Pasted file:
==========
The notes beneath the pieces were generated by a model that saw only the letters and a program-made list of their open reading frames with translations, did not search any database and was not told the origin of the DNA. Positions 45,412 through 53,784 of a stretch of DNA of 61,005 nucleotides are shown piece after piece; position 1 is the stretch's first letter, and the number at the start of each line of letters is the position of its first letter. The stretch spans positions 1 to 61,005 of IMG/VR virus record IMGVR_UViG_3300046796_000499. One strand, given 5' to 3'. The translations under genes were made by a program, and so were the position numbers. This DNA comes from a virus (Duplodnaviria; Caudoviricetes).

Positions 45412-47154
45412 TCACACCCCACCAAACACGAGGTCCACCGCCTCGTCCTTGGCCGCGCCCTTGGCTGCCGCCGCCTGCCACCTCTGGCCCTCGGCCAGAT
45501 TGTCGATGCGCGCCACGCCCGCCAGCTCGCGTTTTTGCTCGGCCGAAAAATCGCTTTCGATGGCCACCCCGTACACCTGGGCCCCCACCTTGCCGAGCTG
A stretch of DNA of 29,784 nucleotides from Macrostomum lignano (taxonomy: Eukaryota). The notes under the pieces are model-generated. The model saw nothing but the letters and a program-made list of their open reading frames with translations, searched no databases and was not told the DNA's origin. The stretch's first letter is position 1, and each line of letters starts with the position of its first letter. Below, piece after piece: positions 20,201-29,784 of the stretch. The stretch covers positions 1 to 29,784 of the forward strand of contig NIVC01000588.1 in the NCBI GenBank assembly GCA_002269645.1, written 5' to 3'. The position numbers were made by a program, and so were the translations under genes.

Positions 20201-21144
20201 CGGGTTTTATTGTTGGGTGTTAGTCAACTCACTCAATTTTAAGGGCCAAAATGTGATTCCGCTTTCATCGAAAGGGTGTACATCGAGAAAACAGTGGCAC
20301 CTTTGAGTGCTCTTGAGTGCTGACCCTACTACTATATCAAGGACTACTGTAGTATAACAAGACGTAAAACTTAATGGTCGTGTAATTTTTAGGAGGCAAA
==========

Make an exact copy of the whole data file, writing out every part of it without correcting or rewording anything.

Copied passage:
The notes beneath the pieces were generated by a model that saw only the letters and a program-made list of their open reading frames with translations, did not search any database and was not told the origin of the DNA. Positions 45,412 through 53,784 of a stretch of DNA of 61,005 nucleotides are shown piece after piece; position 1 is the stretch's first letter, and the number at the start of each line of letters is the position of its first letter. The stretch spans positions 1 to 61,005 of IMG/VR virus record IMGVR_UViG_3300046796_000499. One strand, given 5' to 3'. The translations under genes were made by a program, and so were the position numbers. This DNA comes from a virus (Duplodnaviria; Caudoviricetes).

Positions 45412-47154
45412 TCACACCCCACCAAACACGAGGTCCACCGCCTCGTCCTTGGCCGCGCCCTTGGCTGCCGCCGCCTGCCACCTCTGGCCCTCGGCCAGAT
45501 TGTCGATGCGCGCCACGCCCGCCAGCTCGCGTTTTTGCTCGGCCGAAAAATCGCTTTCGATGGCCACCCCGTACACCTGGGCCCCCACCTTGCCGAGCTG
A stretch of DNA of 29,784 nucleotides from Macrostomum lignano (taxonomy: Eukaryota). The notes under the pieces are model-generated. The model saw nothing but the letters and a program-made list of their open reading frames with translations, searched no databases and was not told the DNA's origin. The stretch's first letter is position 1, and each line of letters starts with the position of its first letter. Below, piece after piece: positions 20,201-29,784 of the stretch. The stretch covers positions 1 to 29,784 of the forward strand of contig NIVC01000588.1 in the NCBI GenBank assembly GCA_002269645.1, written 5' to 3'. The position numbers were made by a program, and so were the translations under genes.

Positions 20201-21144
20201 CGGGTTTTATTGTTGGGTGTTAGTCAACTCACTCAATTTTAAGGGCCAAAATGTGATTCCGCTTTCATCGAAAGGGTGTACATCGAGAAAACAGTGGCAC
20301 CTTTGAGTGCTCTTGAGTGCTGACCCTACTACTATATCAAGGACTACTGTAGTATAACAAGACGTAAAACTTAATGGTCGTGTAATTTTTAGGAGGCAAA